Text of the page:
It has been an administration policy across the aisle, with more people being deported per year under President Barack Obama than under his predecessor George Bush.
To the tune of strategies such as Operation Endgame, the March 2004 Department of Homeland Security’s ten-year-goal to “remove all removable aliens,” the nation now has 270 immigrant detention centers in which individuals picked up for immigration offenses are held.
The rise in immigration detention also has many critics pointing to a more sinister reason than political expedience or security fears – the profit that private prison corporations make from the detention of immigrants like Pedro.
Private Immigration Detention and CCA
One of the most notorious players is the Corrections Corporation of America (CCA), the largest private immigration detainer. It runs Stewart Detention Center, where Pedro now languishes, and is the sixth-largest correction system in the country, behind only the federal government and four states.
At any one time, CCA houses about 75,000 offenders in more than 65 facilities in 20 states, about half of all immigrants currently detained in private facilities. It shares its business with Geo Group, Cornell Company and Avalon Correction Services, as well as several smaller companies.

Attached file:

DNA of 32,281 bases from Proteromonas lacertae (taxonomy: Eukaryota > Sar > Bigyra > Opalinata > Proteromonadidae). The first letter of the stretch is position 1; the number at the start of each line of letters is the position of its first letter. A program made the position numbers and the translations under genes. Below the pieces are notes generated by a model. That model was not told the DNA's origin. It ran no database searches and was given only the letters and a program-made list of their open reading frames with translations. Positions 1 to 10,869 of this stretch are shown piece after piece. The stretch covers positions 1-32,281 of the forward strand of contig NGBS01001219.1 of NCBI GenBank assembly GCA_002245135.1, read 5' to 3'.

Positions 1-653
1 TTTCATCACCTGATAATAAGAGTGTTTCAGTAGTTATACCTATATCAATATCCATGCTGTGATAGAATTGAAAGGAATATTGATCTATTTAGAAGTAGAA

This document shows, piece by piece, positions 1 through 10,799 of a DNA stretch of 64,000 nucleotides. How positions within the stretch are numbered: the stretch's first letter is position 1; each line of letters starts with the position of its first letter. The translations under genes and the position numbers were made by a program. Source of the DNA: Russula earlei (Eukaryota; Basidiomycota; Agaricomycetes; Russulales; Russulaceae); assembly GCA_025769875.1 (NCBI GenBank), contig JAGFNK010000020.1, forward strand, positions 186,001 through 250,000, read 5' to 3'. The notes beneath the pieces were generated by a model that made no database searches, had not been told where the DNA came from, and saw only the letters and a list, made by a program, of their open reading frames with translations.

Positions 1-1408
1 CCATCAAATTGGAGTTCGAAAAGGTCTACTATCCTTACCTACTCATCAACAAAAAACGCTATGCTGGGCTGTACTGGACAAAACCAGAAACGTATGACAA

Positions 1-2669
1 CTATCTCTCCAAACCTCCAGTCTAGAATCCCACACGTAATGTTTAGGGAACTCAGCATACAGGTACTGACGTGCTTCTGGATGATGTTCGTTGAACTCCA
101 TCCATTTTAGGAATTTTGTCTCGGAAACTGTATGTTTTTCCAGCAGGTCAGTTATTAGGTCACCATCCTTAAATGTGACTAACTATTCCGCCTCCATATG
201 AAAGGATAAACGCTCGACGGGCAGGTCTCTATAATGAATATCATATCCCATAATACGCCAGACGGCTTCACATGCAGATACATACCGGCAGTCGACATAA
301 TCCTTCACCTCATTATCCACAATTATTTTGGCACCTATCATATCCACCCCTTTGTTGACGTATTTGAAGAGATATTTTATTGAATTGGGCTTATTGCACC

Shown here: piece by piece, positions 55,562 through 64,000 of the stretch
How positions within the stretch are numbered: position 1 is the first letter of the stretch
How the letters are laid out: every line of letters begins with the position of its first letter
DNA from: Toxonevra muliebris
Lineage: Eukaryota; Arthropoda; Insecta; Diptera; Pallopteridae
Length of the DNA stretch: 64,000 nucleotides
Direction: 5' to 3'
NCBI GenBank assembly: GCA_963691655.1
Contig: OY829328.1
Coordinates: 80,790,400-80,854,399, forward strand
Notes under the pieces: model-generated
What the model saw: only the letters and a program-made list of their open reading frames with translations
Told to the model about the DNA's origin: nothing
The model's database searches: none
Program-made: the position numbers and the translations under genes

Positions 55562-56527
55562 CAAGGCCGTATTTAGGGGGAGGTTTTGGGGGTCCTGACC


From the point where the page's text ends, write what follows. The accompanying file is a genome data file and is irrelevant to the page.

In addition to detaining adults, CCA also detains children whose parents are being picked up for immigration offenses, housing them in centers such as the infamous T. Don Hutto Center in Taylor, Texas. In 2007, the American Civil Liberties Union (ACLU) filed a lawsuit against the Hutto Center on behalf of ten juvenile plaintiffs, arguing that they were receiving substandard education, medical care and little privacy.
CCA also runs a slew of other private prisons – in fact, immigration detention makes up for only 40 percent of CCA’s revenue, according to its quarterly report.
ICE deals with its $140 million budget deficit by routinely farming out its immigration detention operations to private companies like CCA or state and county prisons. According to Detention Watch, only 13 percent of immigration facilities are ICE-owned and operated. The majority of detainees, 67 percent, are housed in local and county jail facilities, with another 17 percent in contract detention facilities and 3 percent in others such as the Bureau of Prisons.
That 17 percent housed in contract facilities is telling: it’s yet another statistic in the story of how US corrections operations are being farmed out to private companies. According to Alex Friedmann, associate editor of Prison Legal News, president of the Private Corrections Institute and a former CCA prisoner, ten states have 20 percent or more of their prisoners in for-profit facilities. These states include New Mexico, with 45.8 percent of immigrants housed in private centers; Hawaii, with 35 percent; and Arizona, with 23.1 percent.